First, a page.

Thirdly, a decision was taken to ‘save’ Bangkok which meant that the huge volume of water travelling southwards (Thailand’s rivers run north to south and most pass through the capital) was prevented from flowing into the city by not opening sluice gates or by building defensive walls etc.
This water has nowhere to go and pressure has built up and up and various breaches of the sandbagged walls has caused many areas to become flooded. Five large industrial estates were inundated causing a lot of damage and stopping production. It is not generally realised that Thailand has a large manufacturing base producing, for example, around 40% of the world’s hard disk drives for companies like Seagate and Western Digital. The production of Apple computers has been badly affected as many components are made here. Sony had to cancel the planned launch of their new Nex camera as it too is produced here and the factory is flooded. All five of Japan’s car manufacturers have been affected too with the loss of their supply lines and car production in the US has almost ground to a halt because certain critical electrical components are made in the flooded areas.
Luckily, the seasonal high tides which came on Saturday 29th October were not as high as feared but with the Chao Phraya river (that bisects Bangkok) at record high levels some overflow occurred nevertheless.
Added to this mix of events has been the lack of solid reliable news. There is news, but different agencies involved make conflicting announcements leading to uncertainty and people not knowing who to believe. There have also been accusations of politicking which doesn’t help either.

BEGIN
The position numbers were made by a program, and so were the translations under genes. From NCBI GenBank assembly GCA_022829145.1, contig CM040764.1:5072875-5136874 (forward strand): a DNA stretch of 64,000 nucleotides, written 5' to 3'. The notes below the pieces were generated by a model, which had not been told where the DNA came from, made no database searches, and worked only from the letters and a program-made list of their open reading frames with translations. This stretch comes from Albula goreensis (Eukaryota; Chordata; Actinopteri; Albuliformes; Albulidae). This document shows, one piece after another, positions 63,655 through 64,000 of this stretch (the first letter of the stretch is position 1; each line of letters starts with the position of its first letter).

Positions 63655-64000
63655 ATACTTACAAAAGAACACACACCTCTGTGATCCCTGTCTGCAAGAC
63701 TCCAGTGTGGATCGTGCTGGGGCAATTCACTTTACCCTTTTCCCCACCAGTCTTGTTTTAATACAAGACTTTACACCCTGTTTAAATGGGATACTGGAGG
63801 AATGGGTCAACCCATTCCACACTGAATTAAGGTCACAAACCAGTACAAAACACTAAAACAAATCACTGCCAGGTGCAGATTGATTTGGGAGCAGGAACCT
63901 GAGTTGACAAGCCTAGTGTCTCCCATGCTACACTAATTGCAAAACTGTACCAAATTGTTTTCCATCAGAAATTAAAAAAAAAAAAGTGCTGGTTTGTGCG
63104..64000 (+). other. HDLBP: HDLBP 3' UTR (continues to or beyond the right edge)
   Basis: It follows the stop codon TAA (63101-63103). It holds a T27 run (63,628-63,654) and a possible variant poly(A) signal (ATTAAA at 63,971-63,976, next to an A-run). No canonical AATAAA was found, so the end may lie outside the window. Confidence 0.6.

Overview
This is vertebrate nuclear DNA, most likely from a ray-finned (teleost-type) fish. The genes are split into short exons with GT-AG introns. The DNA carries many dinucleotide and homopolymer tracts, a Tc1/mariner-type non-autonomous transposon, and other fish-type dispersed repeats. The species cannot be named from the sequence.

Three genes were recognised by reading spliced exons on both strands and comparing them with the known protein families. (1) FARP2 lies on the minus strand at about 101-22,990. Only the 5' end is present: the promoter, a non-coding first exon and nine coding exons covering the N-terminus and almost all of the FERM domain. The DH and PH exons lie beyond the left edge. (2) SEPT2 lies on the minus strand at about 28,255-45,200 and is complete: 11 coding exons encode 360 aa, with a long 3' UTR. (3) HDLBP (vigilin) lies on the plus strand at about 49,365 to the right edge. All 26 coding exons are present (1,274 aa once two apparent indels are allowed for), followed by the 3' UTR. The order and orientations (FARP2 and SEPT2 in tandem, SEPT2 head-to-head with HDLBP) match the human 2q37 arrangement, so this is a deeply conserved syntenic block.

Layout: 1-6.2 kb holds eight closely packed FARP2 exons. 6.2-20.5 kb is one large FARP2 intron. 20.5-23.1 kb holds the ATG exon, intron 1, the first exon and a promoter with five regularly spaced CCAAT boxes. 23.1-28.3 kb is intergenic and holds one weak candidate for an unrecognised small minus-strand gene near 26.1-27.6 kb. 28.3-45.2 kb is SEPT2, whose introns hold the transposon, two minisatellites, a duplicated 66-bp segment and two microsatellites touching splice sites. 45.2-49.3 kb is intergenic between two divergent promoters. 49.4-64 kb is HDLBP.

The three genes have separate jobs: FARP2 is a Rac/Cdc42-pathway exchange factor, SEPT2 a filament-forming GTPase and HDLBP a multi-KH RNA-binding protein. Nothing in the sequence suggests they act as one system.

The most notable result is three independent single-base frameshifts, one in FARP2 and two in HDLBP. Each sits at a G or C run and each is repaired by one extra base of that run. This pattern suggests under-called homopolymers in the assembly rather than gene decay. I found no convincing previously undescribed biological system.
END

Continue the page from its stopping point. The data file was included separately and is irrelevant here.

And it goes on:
On top of all that is the reluctance of the government to declare the floods a State of Emergency because this would give the army greater powers and there is a fear that they would seize the moment to make a coup.
The government has also refused outside offers of help because of the loss of face that would result. The US offered the assistance of their ships and marines which were steaming off the coast of Thailand in case they were needed, but their help was refused.
More than 400 people have died as a result of the floods, millions have been displaced, many thousands have lost everything, many small businesses have gone for good and many thousands of people are unable to work and thus unable to support their families many of whom live in the provinces. Little is said about those who have perished and whenever I have mentioned to a Thai person, during a conversation about the floods, that I feel very sad for those who have lost family members there is never any reciprocal word of sorrow or sadness.